Second-year inside linebacker Nick Kwiatkoski is an example of the talent and depth that has the Bears excited about the potential of this year's defense.
The 2016 fourth-round draft pick missed almost all of his first training camp with a hamstring injury but was in the starting lineup by Week Three after Danny Trevathan was sidelined with a thumb injury.
Kwiatkoski struggled in that start. But late in the year, the Bears' other inside linebacker, Jerrell Freeman, began a four-week PED suspension. A week later, Trevathan suffered a season-ending ruptured right patellar tendon. So Kwiatkoski stepped back in and started the final six games.
"Nick came on last year, if you watched him throughout the year," Freeman said. "I really wasn't worried about the depth too much even last year."
Trevathan has yet to fully recover from that knee injury in late November, so there's an excellent chance Kwiatkoski will start alongside Freeman in Week One.
With a year in the system and the experience of seven starts, the 6-foot-2, 242-pound Kwiatkoski is much more prepared to step into the starting lineup and play at a level similar to Trevathan.
"I've come a long way," Kwiatkoski said. "Just going back and looking at film of myself from my first game until now, there's a big jump. Being injured last year and not being able to (practice), it definitely put me behind early in the season."
Kwiatkoski and Christian Jones were the Bears' starters at inside linebacker in Thursday night's preseason finale, and they played like it. Jones tied with another Bears backup inside linebacker, John Timu, for game honors with 6 tackles. Kwiatkoski had 2 sacks and seemed genuinely excited about playing in a game that was meaningful only to players fighting for a roster spot, a group that doesn't include him.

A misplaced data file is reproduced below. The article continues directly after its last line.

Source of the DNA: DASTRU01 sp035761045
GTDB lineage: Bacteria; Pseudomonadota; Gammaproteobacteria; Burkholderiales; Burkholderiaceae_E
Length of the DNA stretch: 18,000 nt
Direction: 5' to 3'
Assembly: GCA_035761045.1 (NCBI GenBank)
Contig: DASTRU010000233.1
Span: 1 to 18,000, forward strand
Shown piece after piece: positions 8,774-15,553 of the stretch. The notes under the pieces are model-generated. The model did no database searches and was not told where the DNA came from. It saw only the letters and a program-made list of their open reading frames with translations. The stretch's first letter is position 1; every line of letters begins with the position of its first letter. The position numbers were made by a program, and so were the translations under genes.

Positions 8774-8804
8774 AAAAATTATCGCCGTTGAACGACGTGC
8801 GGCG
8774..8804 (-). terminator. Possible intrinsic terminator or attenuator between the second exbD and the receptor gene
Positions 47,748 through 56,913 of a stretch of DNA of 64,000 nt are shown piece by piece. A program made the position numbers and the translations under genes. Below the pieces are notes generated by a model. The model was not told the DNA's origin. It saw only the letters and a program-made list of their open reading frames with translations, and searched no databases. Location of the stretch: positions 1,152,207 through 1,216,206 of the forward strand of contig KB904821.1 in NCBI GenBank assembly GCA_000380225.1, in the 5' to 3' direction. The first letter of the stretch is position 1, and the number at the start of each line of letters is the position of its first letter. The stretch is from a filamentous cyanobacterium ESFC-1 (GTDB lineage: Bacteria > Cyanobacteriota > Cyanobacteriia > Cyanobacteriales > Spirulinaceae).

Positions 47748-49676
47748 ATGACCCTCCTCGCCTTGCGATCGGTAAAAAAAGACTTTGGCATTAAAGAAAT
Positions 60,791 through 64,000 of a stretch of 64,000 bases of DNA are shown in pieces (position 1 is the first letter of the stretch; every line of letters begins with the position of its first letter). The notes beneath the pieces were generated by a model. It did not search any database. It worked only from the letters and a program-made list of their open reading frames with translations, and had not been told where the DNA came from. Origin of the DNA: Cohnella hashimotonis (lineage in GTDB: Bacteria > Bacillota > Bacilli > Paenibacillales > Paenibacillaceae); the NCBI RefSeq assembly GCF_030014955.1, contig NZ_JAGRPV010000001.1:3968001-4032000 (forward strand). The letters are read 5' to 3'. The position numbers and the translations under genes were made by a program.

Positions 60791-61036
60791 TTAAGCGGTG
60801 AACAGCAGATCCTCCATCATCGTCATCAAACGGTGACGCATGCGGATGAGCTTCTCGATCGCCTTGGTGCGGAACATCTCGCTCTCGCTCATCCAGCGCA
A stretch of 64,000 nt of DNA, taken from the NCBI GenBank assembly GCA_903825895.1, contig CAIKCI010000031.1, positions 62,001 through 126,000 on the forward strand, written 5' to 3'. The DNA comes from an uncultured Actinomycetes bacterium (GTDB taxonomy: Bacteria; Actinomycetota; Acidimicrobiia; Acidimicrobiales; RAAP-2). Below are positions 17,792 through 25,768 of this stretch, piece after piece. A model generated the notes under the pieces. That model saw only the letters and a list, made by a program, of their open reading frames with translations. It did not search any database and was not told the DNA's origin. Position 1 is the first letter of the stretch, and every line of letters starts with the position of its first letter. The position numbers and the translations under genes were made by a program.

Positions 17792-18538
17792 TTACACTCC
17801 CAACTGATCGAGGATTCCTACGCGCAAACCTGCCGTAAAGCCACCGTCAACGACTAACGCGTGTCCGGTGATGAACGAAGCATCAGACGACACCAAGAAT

"I love playing," he said. "So that's not a (problem) I have to worry about. I have fun either way."
As with most injuries, the Bears have been vague about Trevathan's status, but Kwiatkoski is ready either way.
"Just having a year of experience with those games I played last year goes a long way," he said. "Getting that experience and having the off-season definitely helped out a lot."
It's not just knowing his own assignments but how he and everyone around him fits in the defense.
"The biggest thing is knowing what's going on around me," Kwiatkoski said. "Knowing what the safeties are doing and the D-linemen; just having better knowledge helps you play fast, knowing where your help is."
Freeman was by far the Bears' leading tackler last year, with 127, despite his four-game suspension. But he said he could see signs of improvement from Kwiatkoski, who was seventh on the team with 52 tackles, when they started alongside each other in the final two games of 2016.
The 31-year-old Freeman, as a six-year veteran, got to watch Thursday's game from the sidelines, and he liked what he saw from the younger guys playing his position.
"Young guys running around, who love to play football," Freeman said. "Knowing their responsibilities and going out there and playing some downhill football. I like to see it."
He might be seeing a lot more of it from Kwiatkoski this year.
• Follow Bob's Bears reports on Twitter @BobLeGere.